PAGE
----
There are three main styles of white-space separation that are used. I'll use a haversine formula for the example, so that a combination of functions, numbers, and variables can be seen.

```
if(!Math.TAU){Math.TAU=Math.PI*2;}
function degreesToRadians(deg){return deg*Math.TAU/360;}
function haversine(lat1,lon1,lat2,lon2){
var earthRadius=6372.8,//km
dLat=degreesToRadians(lat2)-degreesToRadians(lat1),
dLon=degreesToRadians(lon2)-degreesToRadians(lon1),
a=Math.pow(Math.sin(dLat/2),2)+Math.pow(Math.sin(dLon/2),2)*Math.cos(lat1)*Math.cos(lat2),
c=2*Math.asin(Math.sqrt(a));
return earthRadius*c;
}
```

The above is a style that many consider to be too cramped to easily make out names and details when they are used within the code.

```
if (!Math.TAU) {
Math.TAU = Math.PI * 2;
}
function degreesToRadians(deg) {
return deg * Math.TAU / 360;
}
function haversine(lat1, lon1, lat2, lon2) {
var earthRadius = 6372.8, // km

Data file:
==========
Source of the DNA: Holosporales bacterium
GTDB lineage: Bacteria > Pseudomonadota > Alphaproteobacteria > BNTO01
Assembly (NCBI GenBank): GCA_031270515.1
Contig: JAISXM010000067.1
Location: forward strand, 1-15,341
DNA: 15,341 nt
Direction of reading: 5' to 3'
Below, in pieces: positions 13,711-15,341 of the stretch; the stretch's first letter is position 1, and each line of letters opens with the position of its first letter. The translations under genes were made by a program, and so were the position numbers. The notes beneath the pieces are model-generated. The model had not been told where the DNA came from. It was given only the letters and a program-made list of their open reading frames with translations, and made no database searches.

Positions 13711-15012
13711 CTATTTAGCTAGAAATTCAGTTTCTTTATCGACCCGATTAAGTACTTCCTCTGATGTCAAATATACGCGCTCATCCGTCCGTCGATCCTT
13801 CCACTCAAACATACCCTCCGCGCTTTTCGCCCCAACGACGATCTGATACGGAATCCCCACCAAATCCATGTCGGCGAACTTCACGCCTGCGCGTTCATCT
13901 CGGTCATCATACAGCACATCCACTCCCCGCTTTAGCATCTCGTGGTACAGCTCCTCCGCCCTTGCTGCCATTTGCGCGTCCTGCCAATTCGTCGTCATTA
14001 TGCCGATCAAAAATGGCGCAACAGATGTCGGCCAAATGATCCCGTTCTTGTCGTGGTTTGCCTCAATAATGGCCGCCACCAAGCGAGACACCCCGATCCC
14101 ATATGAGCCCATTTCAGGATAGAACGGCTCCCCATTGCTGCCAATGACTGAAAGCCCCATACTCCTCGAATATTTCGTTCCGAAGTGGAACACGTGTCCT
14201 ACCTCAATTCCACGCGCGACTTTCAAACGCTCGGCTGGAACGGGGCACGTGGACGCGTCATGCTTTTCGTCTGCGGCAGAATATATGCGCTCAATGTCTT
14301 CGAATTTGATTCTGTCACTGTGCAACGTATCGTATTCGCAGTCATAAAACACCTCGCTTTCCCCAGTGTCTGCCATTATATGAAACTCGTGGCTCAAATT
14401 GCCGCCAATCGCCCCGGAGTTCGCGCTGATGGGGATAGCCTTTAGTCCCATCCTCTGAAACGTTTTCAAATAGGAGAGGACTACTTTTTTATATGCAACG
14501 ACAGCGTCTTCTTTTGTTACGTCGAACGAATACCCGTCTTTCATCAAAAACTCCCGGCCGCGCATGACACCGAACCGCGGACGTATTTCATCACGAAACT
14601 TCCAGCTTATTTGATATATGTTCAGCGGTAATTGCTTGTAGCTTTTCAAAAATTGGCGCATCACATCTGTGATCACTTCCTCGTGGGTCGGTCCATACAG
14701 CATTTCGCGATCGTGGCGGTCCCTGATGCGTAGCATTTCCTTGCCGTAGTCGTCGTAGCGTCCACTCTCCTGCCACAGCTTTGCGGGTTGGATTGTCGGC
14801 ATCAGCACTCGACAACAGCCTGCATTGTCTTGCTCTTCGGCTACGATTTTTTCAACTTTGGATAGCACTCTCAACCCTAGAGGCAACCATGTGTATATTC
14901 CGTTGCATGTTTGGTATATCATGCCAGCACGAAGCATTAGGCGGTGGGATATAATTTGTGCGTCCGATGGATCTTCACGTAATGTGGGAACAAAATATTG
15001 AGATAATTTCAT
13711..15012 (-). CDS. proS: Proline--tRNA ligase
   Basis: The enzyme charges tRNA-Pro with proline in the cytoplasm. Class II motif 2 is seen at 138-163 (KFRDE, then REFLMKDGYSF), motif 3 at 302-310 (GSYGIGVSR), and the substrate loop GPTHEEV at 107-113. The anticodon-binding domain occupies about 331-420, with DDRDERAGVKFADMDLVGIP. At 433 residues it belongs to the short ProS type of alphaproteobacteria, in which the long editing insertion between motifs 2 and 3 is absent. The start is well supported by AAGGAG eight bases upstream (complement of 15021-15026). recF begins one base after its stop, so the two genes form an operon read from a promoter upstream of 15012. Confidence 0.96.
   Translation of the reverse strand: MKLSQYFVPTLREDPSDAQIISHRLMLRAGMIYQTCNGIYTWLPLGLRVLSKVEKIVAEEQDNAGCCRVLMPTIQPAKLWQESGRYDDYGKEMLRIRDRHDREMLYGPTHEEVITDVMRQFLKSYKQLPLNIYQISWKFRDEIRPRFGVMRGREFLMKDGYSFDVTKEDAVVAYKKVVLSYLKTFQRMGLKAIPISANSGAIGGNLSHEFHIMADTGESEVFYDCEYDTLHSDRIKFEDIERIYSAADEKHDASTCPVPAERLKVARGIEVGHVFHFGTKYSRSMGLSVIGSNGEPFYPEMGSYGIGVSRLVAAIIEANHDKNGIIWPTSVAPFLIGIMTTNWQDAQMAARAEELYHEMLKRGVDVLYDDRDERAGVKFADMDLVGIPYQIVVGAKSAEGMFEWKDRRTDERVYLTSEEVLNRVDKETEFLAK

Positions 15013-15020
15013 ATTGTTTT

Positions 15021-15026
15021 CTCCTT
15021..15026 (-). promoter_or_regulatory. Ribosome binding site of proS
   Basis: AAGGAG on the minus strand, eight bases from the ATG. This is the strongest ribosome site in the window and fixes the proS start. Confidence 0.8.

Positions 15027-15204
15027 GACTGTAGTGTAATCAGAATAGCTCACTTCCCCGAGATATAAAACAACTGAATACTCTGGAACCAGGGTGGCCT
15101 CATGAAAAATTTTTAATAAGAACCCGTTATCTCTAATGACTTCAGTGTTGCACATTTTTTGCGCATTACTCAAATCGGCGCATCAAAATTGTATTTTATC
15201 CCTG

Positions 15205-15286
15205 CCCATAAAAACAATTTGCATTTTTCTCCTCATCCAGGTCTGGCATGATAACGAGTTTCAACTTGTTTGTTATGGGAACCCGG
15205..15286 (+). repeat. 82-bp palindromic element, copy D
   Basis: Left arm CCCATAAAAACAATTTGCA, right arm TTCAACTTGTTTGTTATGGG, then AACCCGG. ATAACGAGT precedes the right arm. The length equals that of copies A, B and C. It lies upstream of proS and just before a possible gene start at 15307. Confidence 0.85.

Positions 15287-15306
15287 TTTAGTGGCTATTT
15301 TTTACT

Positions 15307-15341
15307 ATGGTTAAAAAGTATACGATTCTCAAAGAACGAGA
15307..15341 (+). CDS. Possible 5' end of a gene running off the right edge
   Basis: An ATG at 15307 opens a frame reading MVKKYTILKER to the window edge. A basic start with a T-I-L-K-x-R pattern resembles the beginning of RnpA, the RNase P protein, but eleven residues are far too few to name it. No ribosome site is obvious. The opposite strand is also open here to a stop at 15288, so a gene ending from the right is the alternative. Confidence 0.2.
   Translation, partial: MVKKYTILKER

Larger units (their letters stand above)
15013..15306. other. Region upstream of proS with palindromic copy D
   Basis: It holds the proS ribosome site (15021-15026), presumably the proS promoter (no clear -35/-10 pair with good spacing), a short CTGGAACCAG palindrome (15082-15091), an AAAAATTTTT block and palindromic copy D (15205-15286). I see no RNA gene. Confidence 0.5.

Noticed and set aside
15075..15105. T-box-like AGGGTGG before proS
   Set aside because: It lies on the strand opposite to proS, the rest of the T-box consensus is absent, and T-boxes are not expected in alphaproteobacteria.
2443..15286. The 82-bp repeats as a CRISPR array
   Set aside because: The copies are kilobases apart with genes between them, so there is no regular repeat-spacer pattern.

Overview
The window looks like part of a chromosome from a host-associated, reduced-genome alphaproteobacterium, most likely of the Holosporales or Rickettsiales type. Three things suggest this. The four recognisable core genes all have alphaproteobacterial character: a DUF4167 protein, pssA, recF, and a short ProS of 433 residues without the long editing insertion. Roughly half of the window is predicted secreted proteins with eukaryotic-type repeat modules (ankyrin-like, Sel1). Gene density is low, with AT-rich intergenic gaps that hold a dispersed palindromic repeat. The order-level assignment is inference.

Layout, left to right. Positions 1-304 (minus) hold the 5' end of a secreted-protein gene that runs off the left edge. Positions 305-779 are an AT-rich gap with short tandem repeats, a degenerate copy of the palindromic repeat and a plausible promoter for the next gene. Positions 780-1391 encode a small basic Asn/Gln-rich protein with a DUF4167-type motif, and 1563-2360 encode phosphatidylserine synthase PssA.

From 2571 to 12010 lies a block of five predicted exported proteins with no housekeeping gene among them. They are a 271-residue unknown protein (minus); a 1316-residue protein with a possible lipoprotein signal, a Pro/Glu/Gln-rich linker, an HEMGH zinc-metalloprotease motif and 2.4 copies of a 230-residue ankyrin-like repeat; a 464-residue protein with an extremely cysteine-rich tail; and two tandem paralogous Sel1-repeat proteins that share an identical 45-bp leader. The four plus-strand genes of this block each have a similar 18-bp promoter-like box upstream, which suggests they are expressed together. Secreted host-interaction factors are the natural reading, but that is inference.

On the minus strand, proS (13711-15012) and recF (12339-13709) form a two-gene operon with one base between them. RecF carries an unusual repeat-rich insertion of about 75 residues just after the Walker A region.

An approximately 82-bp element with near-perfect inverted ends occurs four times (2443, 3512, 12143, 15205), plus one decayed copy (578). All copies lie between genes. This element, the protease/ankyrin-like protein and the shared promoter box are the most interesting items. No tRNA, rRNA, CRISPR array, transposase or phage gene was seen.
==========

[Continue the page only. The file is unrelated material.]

dLat = degreesToRadians(lat2) - degreesToRadians(lat1),
dLon = degreesToRadians(lon2) - degreesToRadians(lon1),
a = Math.pow(Math.sin(dLat / 2), 2) + Math.pow(Math.sin(dLon / 2), 2) * Math.cos(lat1) * Math.cos(lat2),
c = 2 * Math.asin(Math.sqrt(a));
return earthRadius * c;
}
```

The above tends to be the default spacing style, primarily due to it being used in the ECMASCRIPT specifications. Also, the spaces between operands act as punctuation, helping you to more easily understand what's going on.

```
if ( !Math.TAU ) {
Math.TAU = Math.PI * 2;
}
function degreesToRadians ( deg ) {
return deg * Math.TAU / 360;
}
function haversine ( lat1, lon1, lat2, lon2 ) {
var earthRadius = 6372.8, // km
dLat = degreesToRadians( lat2 ) - degreesToRadians( lat1 ),
dLon = degreesToRadians( lon2 ) - degreesToRadians( lon1 ),
a = Math.pow( Math.sin( dLat / 2 ), 2 ) + Math.pow( Math.sin( dLon / 2 ), 2 ) * Math.cos( lat1 ) * Math.cos( lat2 ),
c = 2 * Math.asin( Math.sqrt( a ) );
return earthRadius * c;
}
```

The above tends to result in lines of code that are around 10% longer in length, and seems to make it trickier to interpret the operations being performed. When all of the code is equally spread out it's more difficult to determine what's important.